We spent a couple of hours at the plots this afternoon. The weather was warm and sunny and the ground was workable so we did a lot of weeding. Still back breaking work but easier than when the ground is dry or heavy with rain. Rob dug up a few rows of potatoes and we emptied three bags too so we came back with quite a haul. They seem ok as far as the Blight is concerned so lets hope they store ok. This evening I cooked some Charlotte and they were very good.

cucumber carmen

We cut another cucumber from the Carmen plant and though they are few and far between the quality of them is brilliant. We also cut one of the Butterhead lettuce. Pity the tomatoes are still not big or red enough to eat. The outdoor tomatoes seem to be getting the first signs of Blight with the young fruit turning black. Very sad. The runner beans were loaded and I picked a large box full as well as giving Frank and his wife quite a few as his were a bit late going in and are only just starting to produce. I pulled a few of the Rainbow carrots too. There seem to be plenty of snails, earwigs and wood lice having a go at everything, especially the brassicas and the white fly is starting to show itself again. We brought home a couple of cabbages and found one that was so nibbled we had to throw it on to the compost heap. The pumpkin plants are rampant and covered in yellow globes of varying sizes and are a reminder that Autumn will soon be here.

jenne20st20pumpkin20field.jpg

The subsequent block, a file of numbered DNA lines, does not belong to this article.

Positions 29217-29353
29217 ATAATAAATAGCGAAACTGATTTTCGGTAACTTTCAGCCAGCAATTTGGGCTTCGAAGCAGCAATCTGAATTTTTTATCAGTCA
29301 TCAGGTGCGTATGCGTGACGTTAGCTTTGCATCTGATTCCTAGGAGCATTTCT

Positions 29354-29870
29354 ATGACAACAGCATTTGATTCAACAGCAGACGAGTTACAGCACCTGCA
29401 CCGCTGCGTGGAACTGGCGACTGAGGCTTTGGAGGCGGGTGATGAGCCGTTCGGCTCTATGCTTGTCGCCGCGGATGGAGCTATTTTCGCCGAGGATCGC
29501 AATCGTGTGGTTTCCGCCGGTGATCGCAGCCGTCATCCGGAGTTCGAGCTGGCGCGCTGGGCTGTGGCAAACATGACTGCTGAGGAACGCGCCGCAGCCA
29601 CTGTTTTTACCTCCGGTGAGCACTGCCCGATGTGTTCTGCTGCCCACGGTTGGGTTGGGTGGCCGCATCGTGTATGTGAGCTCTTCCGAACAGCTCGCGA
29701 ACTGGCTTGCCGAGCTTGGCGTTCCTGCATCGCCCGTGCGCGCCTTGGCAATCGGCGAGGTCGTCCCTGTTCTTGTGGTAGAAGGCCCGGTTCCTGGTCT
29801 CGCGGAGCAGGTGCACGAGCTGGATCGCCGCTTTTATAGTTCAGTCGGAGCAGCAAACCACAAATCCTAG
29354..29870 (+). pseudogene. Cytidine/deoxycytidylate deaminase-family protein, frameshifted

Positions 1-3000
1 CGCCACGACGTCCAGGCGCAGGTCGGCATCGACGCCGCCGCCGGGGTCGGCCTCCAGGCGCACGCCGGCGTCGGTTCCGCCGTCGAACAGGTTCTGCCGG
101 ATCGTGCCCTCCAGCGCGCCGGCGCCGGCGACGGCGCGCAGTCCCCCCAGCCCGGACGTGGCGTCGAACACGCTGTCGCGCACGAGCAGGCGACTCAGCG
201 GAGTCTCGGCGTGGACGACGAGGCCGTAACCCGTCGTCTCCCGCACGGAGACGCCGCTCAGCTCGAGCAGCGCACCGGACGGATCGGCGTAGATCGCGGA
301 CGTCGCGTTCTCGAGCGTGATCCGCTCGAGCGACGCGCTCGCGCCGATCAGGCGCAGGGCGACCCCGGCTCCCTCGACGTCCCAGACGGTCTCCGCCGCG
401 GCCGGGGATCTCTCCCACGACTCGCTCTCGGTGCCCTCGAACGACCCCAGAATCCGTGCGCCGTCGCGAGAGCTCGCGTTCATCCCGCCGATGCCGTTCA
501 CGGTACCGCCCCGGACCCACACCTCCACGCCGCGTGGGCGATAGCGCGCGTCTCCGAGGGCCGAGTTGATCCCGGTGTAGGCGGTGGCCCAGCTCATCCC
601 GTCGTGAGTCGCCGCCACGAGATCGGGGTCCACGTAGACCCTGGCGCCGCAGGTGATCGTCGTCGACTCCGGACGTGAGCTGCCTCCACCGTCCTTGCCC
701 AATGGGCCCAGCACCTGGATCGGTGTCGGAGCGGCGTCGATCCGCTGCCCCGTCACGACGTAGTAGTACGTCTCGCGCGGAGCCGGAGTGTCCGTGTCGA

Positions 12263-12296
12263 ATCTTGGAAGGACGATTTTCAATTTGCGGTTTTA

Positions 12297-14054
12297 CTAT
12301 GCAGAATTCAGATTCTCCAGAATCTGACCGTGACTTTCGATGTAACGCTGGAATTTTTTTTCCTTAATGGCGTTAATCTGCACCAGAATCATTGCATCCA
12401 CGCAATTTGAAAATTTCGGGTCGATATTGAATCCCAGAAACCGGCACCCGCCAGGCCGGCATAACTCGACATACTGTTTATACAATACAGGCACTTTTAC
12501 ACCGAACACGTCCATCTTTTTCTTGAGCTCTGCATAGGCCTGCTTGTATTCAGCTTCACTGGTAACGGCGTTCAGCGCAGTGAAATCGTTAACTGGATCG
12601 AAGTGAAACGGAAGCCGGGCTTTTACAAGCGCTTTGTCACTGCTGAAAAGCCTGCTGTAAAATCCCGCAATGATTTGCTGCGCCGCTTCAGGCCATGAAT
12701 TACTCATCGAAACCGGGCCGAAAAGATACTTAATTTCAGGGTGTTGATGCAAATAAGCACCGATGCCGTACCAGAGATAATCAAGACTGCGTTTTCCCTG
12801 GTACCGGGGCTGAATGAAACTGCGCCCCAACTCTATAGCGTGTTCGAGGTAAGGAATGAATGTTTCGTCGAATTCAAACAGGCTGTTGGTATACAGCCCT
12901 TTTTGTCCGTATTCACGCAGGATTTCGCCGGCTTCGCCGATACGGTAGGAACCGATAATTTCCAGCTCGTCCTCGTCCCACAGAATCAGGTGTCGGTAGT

Potato Famine

Rob has finally finished the heartbreaking task of digging over the potato beds on plot 18. I suppose I shall have to start buying potatoes from Sainsburys again. Blooming Blight! Never mind. The plot looks very tidy and we are planning to put a few loads of horse muck on the beds ready for next year. We cut the one big pumpkin and delivered it to our nephew, Matthew, who had asked us to grow one for him for Halloween. I harvested the remaining few beetroot and pickled them. I picked a few nice runner beans again but I feel this may be the last of them. I have left some bigger ones on for seed. Also brought back two lovely pointed cabbages, one for us and one for Roy and Janice. The carrots and parsnips are doing well and we have decided that next year we shall sow the seeds then count the days and harvest at the recommended time rather than letting them get too big. We bought some onion sets today from Focus, one Radar yellow, one Electric Red and one bag of white Snowball. We plan to put them over on plot 18.